House debates

Wednesday, 27 November 2019


Social Security (Administration) Amendment (Income Management to Cashless Debit Card Transition) Bill 2019; Consideration in Detail

4:50 pm

Photo of Luke HowarthLuke Howarth (Petrie, Liberal Party, Assistant Minister for Community Housing, Homelessness and Community Services) Share this | | Hansard source

I present a supplementary explanatory memorandum to the bill and ask leave of the House to move government amendments (1) to (10) as circulated together.

Leave granted.

I move government amendments (1) to (10) as circulated together.

(1) Schedule 1, page 4 (after line 23), after item 3, insert:

3A After subsection 123UO(3)


  (3A) If:

  (a) a voluntary income management agreement in relation to a person is in force; and

  (b) the person's usual place of residence is within the Northern Territory;

the Secretary may, by written notice given to the person, terminate the agreement. The termination takes effect on a day specified in the notice (which must not be earlier than the day on which the notice is given).

(2) Schedule 1, item 27, page 10 (after line 8), after paragraph 124PGE(1) (b), insert:

(ba) the person has not reached pension age; and

(3) Schedule 1, item 27, page 10 (after line 25), after paragraph 124PGE(2) (b), insert:

(ba) the person has not reached pension age; and

(4) Schedule 1, item 27, page 11 (after line 17), after paragraph 124PGE(3) (b), insert:

(ba) the person has not reached pension age; and

(5) Schedule 1, item 39, page 14 (line 30), omit "100%", substitute "80%".

(6) Schedule 1, item 39, page 15 (line 2), omit "(including 0%)".

(7) Schedule 1, item 39, page 15 (line 7), omit "100%", substitute "80%".

(8) Schedule 1, item 39, page 15 (line 10), omit "and including 0%".

(9) Schedule 1, item 44, page 19 (after line 2), after paragraph 127(4) (aa), insert:

(aaa) a decision to give a notice under subsection 123UO(3A); or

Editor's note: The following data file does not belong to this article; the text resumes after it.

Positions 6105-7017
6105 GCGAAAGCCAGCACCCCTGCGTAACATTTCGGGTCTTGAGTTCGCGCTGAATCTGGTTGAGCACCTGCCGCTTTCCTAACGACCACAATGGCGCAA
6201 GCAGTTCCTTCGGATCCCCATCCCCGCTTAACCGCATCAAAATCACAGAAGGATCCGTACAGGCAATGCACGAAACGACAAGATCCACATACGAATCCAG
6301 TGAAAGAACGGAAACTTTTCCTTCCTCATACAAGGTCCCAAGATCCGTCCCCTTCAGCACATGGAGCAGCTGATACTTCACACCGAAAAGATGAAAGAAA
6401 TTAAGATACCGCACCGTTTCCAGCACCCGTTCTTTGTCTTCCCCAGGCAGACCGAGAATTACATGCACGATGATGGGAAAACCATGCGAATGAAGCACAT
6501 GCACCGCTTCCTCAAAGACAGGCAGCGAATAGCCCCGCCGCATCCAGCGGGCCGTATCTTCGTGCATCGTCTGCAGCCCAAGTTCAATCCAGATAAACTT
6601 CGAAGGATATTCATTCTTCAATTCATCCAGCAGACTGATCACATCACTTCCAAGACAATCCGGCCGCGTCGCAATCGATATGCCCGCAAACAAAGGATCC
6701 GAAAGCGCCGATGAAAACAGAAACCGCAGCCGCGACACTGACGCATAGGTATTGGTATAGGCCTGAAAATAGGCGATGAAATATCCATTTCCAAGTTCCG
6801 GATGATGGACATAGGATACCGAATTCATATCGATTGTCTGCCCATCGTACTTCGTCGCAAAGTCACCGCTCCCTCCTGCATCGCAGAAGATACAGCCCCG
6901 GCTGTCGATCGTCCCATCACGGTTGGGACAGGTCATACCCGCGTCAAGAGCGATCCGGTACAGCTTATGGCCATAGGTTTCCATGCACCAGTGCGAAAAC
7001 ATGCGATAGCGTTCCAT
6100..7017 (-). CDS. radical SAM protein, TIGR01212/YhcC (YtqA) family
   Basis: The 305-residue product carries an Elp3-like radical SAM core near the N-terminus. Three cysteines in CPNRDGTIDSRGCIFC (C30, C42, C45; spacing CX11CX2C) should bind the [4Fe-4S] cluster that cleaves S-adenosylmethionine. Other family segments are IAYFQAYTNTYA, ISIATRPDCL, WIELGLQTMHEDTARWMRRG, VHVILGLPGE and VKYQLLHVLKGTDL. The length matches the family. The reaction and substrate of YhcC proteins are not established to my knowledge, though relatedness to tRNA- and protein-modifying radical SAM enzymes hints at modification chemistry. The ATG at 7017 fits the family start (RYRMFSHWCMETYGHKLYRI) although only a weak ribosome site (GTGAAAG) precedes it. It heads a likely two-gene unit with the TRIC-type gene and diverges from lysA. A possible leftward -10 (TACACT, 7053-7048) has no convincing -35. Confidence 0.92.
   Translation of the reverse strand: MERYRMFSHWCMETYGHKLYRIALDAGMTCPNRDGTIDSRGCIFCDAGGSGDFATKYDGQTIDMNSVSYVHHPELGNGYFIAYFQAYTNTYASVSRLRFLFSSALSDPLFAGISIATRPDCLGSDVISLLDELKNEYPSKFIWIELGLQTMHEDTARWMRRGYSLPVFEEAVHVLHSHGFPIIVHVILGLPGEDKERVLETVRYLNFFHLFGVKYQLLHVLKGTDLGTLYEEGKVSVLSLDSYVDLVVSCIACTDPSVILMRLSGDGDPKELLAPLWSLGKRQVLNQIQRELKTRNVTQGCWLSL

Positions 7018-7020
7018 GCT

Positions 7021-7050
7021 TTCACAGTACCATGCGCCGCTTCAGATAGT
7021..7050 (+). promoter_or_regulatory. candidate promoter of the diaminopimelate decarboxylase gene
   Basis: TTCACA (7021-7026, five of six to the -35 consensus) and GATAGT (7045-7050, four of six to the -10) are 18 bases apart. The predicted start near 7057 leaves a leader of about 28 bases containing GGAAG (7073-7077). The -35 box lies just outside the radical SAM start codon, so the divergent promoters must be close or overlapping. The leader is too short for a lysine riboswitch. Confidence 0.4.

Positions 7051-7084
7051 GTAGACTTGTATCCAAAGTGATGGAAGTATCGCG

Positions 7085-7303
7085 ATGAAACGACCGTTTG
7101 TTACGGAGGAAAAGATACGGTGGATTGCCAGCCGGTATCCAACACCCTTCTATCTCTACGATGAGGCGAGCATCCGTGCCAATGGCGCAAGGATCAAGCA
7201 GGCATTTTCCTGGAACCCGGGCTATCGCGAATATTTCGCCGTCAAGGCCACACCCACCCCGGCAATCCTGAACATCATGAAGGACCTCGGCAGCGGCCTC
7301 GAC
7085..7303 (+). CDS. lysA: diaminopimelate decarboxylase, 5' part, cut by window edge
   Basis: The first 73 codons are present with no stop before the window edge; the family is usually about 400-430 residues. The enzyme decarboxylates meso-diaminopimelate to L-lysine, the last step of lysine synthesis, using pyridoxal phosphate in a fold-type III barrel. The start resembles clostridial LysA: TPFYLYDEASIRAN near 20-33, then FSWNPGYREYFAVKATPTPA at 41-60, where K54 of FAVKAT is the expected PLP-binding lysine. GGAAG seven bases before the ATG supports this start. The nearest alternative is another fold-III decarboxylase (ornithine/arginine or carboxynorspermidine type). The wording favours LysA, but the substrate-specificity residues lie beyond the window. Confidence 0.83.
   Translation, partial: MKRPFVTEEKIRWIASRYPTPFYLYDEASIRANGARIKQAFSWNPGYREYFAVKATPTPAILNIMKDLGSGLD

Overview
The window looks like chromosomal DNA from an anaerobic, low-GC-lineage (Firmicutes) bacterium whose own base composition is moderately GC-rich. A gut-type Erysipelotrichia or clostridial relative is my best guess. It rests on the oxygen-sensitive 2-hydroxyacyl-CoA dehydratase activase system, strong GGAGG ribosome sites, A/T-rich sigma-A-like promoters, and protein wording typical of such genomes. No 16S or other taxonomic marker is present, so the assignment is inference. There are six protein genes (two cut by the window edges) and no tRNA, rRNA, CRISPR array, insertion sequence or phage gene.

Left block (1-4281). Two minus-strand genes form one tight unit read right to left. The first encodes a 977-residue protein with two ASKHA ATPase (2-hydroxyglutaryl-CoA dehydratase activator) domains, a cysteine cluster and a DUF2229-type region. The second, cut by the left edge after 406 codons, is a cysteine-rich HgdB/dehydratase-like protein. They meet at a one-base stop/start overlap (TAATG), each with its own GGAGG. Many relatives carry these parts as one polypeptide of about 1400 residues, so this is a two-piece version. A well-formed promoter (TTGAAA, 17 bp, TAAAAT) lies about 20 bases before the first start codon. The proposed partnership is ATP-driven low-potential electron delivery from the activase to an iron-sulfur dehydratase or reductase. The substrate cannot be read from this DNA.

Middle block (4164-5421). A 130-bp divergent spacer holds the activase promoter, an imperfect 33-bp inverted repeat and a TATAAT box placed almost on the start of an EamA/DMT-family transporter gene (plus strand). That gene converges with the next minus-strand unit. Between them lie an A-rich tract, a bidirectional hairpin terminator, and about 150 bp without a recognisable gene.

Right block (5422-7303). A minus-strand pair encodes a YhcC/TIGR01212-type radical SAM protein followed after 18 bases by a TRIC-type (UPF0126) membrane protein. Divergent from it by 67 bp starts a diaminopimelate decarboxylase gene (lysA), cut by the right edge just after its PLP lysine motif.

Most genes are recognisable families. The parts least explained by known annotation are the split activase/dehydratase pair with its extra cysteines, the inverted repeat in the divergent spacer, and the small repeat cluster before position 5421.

(10) Schedule 1, item 45, page 19 (after line 10), after paragraph 144(l), insert:

(laa) a decision to give a notice under subsection 123UO(3A);

4:51 pm

Photo of Linda BurneyLinda Burney (Barton, Australian Labor Party, Shadow Minister for Families and Social Services) Share this | | Hansard source

The amendments in question were announced by the minister acting for the minister in the other place without any discussion with the Labor Party. We were able to negotiate for us to have some time to look at those amendments, which we have subsequently done, and I recognise that we were given that flexibility. I have looked very closely at the amendments and consulted with the appropriate people within my party on the amendments. We are not going to be accepting any of the amendments. The three amendments are not acceptable to the Labor Party.

As I have made clear to the House, Labor does not support this bill in its current form. We do not support compulsory income management being forced on whole groups of Territorians simply because of where they live, who they are or what payment they are on. Twelve years after the intervention in the Northern Territory, it is absolutely clear that compulsory broad based income management in the Northern Territory has not worked. It has, however, marginalised, stigmatised and made everyday life much, much harder. It has not improved the lives and circumstances of First Nations people. This cashless debit card proposal is discriminatory. It goes against the evidence, and it is wrong to force it on so many Territory communities who have clearly said they do not want it. That is why we will be opposing the amendments.

In a media release on 25 March this year, the former social services minister, the member for Bradfield, said about the government's plan for the cashless debit card in the Northern Territory:

For existing participants on the Income Management and BasicsCard program, there will be no change to the operating principles, including the percentage to be quarantined, which will remain at 50 per cent …

That's a very definite statement by the minister. Let's see what's happened. We know this is not what the government really wants, and these amendments today prove it. They are the first step in a plan to quarantine 80 per cent of payments in the Northern Territory making it harder for people to buy food and second-hand goods in remote communities. The cashless debit card restricts 80 per cent of a person's income everywhere else. It is only a matter of time before the government uses these amendments to snatch 80 per cent of people's benefits in the Territory as well. If the government were serious about keeping the quarantine rate at 50 per cent, that is what the amendment would say. Instead, the secret plan they've had all along is now in black and white. We also see amendments in relations to age pensioners. Let me be clear: if the government was really serious about not putting Territory pensioners—or other people who manage their money well, have never taken drugs and deserve to be treated with respect—onto the cashless debit card, they would withdraw the bill altogether. What communities in Northern Territory need is access to more jobs and economic development opportunities, access to clean water and secure food supplies, and access to better health and education services.